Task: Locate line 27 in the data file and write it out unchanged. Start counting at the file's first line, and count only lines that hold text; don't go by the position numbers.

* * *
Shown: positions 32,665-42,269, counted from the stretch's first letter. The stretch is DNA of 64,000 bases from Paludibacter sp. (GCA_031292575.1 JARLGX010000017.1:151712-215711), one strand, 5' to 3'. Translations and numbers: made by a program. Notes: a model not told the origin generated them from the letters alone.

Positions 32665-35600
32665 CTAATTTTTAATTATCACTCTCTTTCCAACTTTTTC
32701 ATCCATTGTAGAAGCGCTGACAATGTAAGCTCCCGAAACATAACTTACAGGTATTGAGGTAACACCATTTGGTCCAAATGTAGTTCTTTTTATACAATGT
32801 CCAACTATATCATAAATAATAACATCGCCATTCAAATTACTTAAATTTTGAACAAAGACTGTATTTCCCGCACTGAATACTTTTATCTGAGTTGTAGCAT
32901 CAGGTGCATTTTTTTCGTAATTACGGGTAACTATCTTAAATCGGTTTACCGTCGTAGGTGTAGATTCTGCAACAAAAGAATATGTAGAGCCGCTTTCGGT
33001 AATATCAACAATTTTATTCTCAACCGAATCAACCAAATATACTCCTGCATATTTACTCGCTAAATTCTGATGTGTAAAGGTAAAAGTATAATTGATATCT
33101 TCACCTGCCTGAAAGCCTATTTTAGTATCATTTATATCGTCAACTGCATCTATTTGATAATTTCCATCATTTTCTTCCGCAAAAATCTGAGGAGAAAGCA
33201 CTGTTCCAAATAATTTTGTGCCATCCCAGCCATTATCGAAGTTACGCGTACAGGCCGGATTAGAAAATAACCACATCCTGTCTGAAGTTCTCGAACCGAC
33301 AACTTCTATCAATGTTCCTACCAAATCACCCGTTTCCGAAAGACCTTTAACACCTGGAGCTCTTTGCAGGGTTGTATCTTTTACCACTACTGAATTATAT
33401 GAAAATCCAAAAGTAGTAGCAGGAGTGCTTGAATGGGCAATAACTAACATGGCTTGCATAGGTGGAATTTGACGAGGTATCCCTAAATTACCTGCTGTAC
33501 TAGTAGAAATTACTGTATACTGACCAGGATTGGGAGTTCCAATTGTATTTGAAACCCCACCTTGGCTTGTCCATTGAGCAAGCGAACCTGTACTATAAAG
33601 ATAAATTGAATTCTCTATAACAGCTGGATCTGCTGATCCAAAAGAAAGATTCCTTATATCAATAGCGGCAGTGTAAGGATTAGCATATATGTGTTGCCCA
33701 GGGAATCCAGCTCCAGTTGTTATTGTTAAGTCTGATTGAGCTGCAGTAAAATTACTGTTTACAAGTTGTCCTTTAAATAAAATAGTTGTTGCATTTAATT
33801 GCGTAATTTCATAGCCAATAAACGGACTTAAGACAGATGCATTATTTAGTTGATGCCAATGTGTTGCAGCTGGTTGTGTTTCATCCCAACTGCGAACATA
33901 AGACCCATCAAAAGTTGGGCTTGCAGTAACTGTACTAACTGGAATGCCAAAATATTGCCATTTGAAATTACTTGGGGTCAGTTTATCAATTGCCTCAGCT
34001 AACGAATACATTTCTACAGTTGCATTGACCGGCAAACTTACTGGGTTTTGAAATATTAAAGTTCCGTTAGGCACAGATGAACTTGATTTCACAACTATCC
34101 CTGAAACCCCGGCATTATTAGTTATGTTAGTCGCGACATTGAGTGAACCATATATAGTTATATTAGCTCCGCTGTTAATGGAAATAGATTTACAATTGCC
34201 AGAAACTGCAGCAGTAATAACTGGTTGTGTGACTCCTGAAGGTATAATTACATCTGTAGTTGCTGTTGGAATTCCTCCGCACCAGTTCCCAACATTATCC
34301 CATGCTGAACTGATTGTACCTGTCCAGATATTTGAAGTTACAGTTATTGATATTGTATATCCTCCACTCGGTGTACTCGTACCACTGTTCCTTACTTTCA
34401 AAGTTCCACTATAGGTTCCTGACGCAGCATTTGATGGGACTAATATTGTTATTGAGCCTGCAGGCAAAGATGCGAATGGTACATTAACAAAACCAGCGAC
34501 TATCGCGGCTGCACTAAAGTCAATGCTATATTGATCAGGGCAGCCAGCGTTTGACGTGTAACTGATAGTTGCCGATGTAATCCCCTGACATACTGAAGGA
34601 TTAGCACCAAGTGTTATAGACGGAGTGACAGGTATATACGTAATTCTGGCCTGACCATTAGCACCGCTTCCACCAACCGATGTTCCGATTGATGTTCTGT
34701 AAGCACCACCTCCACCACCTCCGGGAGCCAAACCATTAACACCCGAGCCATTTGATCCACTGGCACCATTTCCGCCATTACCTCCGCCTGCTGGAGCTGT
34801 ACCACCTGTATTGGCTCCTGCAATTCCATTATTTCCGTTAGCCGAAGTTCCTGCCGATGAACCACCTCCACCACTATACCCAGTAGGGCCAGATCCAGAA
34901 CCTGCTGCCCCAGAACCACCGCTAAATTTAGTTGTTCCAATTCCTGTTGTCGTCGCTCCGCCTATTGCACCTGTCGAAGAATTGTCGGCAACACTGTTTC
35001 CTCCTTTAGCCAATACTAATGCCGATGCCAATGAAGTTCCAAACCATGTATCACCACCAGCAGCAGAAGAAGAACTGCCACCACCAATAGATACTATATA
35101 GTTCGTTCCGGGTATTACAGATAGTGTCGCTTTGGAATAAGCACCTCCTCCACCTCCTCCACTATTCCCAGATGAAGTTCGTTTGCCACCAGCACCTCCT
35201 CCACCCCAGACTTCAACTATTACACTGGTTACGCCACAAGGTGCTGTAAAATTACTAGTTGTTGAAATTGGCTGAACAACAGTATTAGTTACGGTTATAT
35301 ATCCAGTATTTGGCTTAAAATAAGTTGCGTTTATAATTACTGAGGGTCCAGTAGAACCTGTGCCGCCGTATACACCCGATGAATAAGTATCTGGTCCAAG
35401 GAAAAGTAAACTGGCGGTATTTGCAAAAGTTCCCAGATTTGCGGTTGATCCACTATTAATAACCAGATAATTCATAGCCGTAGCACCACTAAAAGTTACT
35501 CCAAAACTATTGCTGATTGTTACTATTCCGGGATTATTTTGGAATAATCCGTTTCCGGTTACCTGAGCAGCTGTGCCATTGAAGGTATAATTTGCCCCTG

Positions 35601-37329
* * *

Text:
35001 CTCCTTTAGCCAATACTAATGCCGATGCCAATGAAGTTCCAAACCATGTATCACCACCAGCAGCAGAAGAAGAACTGCCACCACCAATAGATACTATATA